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Arup consortium develops innovative timber bridge design for Dutch highways agency RWS

Hester Duijndam, Arup Hester Duijndam Europe Press Office, Netherlands
25 March 2021

Arup has developed an innovative timber bridge concept with partners Heijmans and Schaffitzel in response to a Circular Economy-inspired call for proposals by Dutch highways agency Rijkswaterstaat (RWS). 

Embracing Circular Economy principles to focus on decarbonisation, our Bridges of Laminated Timber (BoLT) concept focuses on longevity, modularity and re-use.  

While timber-concrete composites are being increasingly used on bridge superstructures, BoLT goes a step further by replacing the traditional concrete superstructure with laminated timber. This results in 75% of the superstructure’s total weight being a renewable material. 

Designed for bridges with a span of up to 25 metres, BoLT uses high-quality Cross-Laminated Timber (CLT) for the bridge deck – appropriately protected with a waterproof membrane and asphalt deck - and block glued beams (Glued Laminated Timber, or GLT) for the main beams. The use of timber makes the entire structure CO2 neutral, yielding an Environmental Cost Indicator reduction (ECI or Milieu Kosten Indicator in Dutch) of 70% and reducing the use of primary abiotic materials by up to 90%.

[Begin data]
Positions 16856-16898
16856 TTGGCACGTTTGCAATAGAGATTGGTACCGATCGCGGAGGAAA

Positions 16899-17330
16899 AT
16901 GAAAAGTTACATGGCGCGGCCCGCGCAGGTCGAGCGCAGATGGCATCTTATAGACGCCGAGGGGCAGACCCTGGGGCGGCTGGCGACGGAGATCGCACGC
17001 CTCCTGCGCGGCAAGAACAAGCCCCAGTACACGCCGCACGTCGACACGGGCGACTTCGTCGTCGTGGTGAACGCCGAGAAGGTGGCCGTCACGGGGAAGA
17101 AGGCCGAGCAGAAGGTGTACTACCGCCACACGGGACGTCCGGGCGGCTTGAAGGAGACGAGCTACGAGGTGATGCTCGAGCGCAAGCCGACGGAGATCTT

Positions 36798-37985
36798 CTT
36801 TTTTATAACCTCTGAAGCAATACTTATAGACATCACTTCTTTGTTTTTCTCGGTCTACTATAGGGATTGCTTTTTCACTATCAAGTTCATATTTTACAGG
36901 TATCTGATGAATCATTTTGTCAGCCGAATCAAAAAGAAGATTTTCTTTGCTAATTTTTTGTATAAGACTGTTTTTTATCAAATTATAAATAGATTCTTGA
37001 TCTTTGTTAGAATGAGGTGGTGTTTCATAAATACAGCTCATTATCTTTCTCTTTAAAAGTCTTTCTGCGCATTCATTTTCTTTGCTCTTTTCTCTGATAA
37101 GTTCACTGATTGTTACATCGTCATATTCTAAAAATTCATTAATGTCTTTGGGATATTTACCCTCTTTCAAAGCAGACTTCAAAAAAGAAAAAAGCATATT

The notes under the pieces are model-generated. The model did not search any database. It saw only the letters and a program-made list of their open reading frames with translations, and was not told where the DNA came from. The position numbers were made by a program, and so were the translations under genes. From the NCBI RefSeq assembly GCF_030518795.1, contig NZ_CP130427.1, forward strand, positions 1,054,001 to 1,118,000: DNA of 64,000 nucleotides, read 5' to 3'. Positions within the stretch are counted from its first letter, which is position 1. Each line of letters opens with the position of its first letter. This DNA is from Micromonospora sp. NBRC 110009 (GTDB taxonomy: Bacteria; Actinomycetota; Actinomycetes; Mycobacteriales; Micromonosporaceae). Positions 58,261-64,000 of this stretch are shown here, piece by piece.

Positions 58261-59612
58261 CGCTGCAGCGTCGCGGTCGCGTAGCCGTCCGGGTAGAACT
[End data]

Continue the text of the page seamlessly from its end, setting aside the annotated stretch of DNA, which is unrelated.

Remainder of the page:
BoLT can be used in new construction as well as for bridge deck renovations, where the existing substructure and foundations could be retained to support the lighter timber superstructure. 

Arup consortium develops innovative timber bridge design Arup consortium develops innovative timber bridge design

The concept achieves a theoretical lifespan of at least 100 years, since it is fully protected from rain and aligned with future Eurocode standards for Timber Bridges.  

Rijkswaterstaat, the Dutch Directorate-General for Public Works and Water Management, launched the Research & Development ‘Circular Viaducts’ call as part of its ambition to become climate neutral and embrace Circular Economy principles by 2030. 

RWS was looking for concept bridge designs under three broad categories: modular, detachable solutions; solutions with the highest-possible reuse of existing materials, and solutions based on renewable materials.  

Three participants will continue to the second round in April 2021, which will see the development and testing of a timber bridge prototype and further performance analysis. After the tests, the BoLT design will be shared as an open-source document for further development with the wider market, offering a way to support Rijkswaterstaat in its environmental ambitions.

Find out more about our work in bridge design